Consumer Reports Gives iPhone X Poor Marks for Broken Glass, Battery Life
Apple Inc.’s (NASDAQ: AAPL) iPhone X is not the best smartphone in the world. Despite its many strengths, new Consumer Reports tests faulted it for a screen that breaks too easily and poor battery life. The smartphone was praised in the same study for its camera and display.
In the new smartphone study, Samsung’s Galaxy S8 was ranked first with a score of 82, on a scale that rises as high as 100. Its price is $770. Samsung’s S8+ ranked second with a score of 81. Its price was listed at $835. The iPhone 8 and iPhone 8 Plus each got a score of 81. The price for the iPhone 8 Plus was listed at $800 and the iPhone 8 at $700.
The iPhone X received an 80, which still met the standards for receiving a Consumer Reports recommendation. Its price was pegged at $1,000. Other smartphones received the same rating: the LG G6 at $585, the Samsung Galaxy S7 at $535, the Samsung Galaxy S8 Active at $700 and Samsung Galaxy Note 8 at $930.
Which iPhone should people buy, or should they buy one at all? Consumer Reports editors comment:
If you’re looking for a new iPhone, is the X worth the $1,000 and up that Apple is charging? That depends on your preferences.
A lot of people would argue that the iPhone X represents the future of smartphones. It boasts the best overall camera results in CR’s testing and one of the best displays we’ve ever seen on a phone. And while you don’t get the familiar Home button, you pick up a decent amount of screen space in a phone that’s significantly smaller than the 7 Plus and 8 Plus. It’s easier to hold and use, not to mention lighter to carry.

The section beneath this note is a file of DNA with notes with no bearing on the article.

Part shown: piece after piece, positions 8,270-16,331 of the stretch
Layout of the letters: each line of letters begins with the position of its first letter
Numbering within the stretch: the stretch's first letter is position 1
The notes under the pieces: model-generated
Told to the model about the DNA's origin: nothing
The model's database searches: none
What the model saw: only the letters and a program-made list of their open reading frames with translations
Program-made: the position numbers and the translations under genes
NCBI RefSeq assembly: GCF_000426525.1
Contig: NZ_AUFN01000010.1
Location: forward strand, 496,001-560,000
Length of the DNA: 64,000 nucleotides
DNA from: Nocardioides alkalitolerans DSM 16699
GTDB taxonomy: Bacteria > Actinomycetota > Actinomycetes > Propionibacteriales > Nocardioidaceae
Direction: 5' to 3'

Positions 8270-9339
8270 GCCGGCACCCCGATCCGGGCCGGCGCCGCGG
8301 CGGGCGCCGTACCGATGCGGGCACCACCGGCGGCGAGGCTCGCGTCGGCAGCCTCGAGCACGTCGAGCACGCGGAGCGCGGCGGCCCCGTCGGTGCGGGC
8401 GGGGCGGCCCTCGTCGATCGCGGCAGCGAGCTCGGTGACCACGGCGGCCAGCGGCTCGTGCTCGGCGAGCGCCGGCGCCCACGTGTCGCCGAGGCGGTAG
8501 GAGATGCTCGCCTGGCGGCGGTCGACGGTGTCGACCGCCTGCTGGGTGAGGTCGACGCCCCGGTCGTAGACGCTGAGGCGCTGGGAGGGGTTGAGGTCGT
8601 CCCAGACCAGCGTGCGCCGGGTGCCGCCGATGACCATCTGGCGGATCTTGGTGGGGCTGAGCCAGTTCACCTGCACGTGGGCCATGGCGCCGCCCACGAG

And Face ID works very effectively. The phone seems to unlock as soon as you pick it up and even think about making a call. Its gesture system takes some getting used to, but it’s not overly cumbersome or difficult to use.
Taken as a complete package, this phone ranked a bit lower than Samsung’s S8, S8+, and Note8, mainly because of their superior battery life. But many longtime iPhone users aren’t interested in switching to Android, so the real question for them is whether to save a few bucks—or, actually, a couple hundred—and go with an iPhone 8 or 8 Plus instead.
That really isn’t an answer.